However a walk before sleep is quite recommended.
Intellectual activity before sleep
If you want to have a good night’s sleep, it is really not the time to get your brain thinking too much in the evening, and it is not a good time either to tackle the issues that get you angry and frustrated.
The risk of intellectual activity before sleeping, is to not being successful in letting your ideas go and get your brain to unconsciously try to solve your problems before sleeping. And this is very bad. It might get you angry and delay your sleep even more.
So consider relaxing activities that don’t need your brain to think too hard.
The culture and the country where you live
Living in a stressful environment (job, social, politic, economic) determines our pace of life and the environment in which we live. So many factors that are beyond our control can affect our sleep negatively.
Your environment of sleep
Sleeping in a quiet, dark room and at a cool and comfortable temperature will help you sleep faster.
When you start to fall asleep the temperature of your body drops. The body becomes more sensitive to high temperatures and it can disturb your sleep very easily. That’s why the ideal room temperature for sleep is between 18 – 22 Celcius degrees (64.4 – 71.6 Fahrenheit).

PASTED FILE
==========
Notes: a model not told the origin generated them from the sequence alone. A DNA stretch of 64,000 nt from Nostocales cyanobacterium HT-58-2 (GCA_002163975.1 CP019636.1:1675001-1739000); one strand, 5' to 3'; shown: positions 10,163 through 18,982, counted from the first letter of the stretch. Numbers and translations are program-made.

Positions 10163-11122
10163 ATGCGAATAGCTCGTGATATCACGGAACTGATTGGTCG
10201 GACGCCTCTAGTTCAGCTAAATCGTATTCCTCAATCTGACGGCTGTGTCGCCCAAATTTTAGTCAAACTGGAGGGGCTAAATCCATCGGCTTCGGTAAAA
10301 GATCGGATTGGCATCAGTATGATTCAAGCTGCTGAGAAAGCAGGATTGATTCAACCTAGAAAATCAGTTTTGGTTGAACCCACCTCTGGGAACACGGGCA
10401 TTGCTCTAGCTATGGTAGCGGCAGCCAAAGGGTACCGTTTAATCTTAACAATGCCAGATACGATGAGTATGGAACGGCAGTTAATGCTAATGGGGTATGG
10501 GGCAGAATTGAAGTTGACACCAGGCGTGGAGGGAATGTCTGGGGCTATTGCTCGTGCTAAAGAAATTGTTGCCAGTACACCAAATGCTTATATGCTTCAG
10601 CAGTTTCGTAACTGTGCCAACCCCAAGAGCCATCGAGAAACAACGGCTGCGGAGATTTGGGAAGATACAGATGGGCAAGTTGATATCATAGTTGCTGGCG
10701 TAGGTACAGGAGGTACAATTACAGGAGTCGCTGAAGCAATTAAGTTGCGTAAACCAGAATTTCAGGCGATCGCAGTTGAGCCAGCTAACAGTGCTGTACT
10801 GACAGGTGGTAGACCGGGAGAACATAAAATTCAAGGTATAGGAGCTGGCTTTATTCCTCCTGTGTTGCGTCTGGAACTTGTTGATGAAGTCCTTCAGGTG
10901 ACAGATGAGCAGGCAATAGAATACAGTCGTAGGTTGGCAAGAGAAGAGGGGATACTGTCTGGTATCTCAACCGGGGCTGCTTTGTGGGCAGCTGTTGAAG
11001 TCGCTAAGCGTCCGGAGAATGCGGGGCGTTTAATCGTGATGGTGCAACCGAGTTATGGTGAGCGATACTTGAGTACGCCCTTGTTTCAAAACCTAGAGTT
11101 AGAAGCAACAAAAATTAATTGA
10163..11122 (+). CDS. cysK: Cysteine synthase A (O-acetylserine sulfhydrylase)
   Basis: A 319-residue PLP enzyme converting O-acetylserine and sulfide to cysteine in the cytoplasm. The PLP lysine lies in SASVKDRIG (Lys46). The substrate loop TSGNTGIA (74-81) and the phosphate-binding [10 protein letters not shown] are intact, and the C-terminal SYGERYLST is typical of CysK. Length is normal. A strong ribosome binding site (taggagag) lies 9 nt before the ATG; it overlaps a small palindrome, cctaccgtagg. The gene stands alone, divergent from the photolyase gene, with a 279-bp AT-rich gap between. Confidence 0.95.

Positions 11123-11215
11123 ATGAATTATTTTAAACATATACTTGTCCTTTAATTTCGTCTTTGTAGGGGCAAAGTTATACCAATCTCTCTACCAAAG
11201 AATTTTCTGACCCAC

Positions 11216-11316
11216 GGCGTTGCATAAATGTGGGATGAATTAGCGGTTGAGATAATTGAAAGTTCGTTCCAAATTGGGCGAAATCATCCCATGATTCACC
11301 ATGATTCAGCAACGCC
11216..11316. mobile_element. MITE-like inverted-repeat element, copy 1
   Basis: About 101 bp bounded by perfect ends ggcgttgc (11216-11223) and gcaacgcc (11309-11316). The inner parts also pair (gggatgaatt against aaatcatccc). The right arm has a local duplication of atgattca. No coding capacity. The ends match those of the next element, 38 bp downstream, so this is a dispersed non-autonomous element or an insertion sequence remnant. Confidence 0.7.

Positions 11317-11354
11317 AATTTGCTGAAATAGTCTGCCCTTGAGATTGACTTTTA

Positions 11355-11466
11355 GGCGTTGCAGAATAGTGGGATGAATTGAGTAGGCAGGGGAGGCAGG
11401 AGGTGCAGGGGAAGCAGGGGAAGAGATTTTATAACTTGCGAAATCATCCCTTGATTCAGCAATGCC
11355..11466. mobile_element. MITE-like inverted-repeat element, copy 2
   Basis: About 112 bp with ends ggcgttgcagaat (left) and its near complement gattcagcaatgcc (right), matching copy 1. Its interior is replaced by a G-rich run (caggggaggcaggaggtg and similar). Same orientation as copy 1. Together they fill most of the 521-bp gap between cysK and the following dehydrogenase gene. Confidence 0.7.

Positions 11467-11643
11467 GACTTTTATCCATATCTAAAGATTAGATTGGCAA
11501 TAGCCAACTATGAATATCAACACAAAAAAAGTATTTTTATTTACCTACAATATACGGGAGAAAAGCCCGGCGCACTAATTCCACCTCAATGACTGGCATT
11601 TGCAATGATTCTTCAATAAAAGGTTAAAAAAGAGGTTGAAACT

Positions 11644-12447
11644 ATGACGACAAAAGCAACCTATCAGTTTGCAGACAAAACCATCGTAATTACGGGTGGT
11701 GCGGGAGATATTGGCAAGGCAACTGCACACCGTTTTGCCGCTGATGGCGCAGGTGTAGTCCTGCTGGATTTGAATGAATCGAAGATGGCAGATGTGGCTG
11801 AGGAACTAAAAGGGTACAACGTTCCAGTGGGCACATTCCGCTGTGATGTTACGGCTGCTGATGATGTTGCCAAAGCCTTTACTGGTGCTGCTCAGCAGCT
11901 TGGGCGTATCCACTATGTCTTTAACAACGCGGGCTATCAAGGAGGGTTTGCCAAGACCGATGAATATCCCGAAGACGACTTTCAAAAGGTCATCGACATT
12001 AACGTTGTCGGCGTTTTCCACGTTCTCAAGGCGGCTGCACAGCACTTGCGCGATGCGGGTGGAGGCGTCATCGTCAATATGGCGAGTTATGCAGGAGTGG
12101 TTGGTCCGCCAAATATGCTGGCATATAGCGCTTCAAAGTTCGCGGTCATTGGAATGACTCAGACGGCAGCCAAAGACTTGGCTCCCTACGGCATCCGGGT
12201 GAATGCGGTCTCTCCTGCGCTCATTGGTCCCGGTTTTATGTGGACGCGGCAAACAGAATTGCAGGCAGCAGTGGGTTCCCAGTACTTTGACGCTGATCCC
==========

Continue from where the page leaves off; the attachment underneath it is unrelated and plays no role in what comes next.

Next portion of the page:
Noise, as well as blue light, delay the release of melatonin, the hormone responsible for your sleep. It is therefore essential to cut any noise as much as possible before going to bed. Don’t listen to any sound higher than that of a human conversation. For example, if you listen to music or television, try to listen to it at a reasonable volume.
Also, the comfort of your bed can influence your sleep. The greater the feeling of comfort, the better sleep will be.
Pain and Sickness
It is obvious that physical pain and sickness will influence the quality of your sleep and can cause sleep debt. Consider practicing relaxation techniques, such as deep abdominal breathing. In extreme case, you can use pain killers and/or sleeping pills under the supervision of a doctor.
The Full Moon
Full moon can be a mess for some people. Scientists have reported an average of 25-minute decreasing sleep time during the full moon coupled with less deep sleep. However they also found an increase in the duration of REM sleep of 30 minutes. During this lunar phase, the release of melatonin decreases. In recent years, specialists accumulate the results in favor of a lunar influence on sleep, even if failing to have solid tracks of explanations.
Indeed, there are many external factors that can disturb our sleep. But most of them can easily be fixed once you have identified them. If you identify several causes for your poor sleep, do not try to fix everything at once. Go little by little.
If you feel that you have issues sleeping because of stress or anxiety, you can read “How to get rid of stress and anxiety”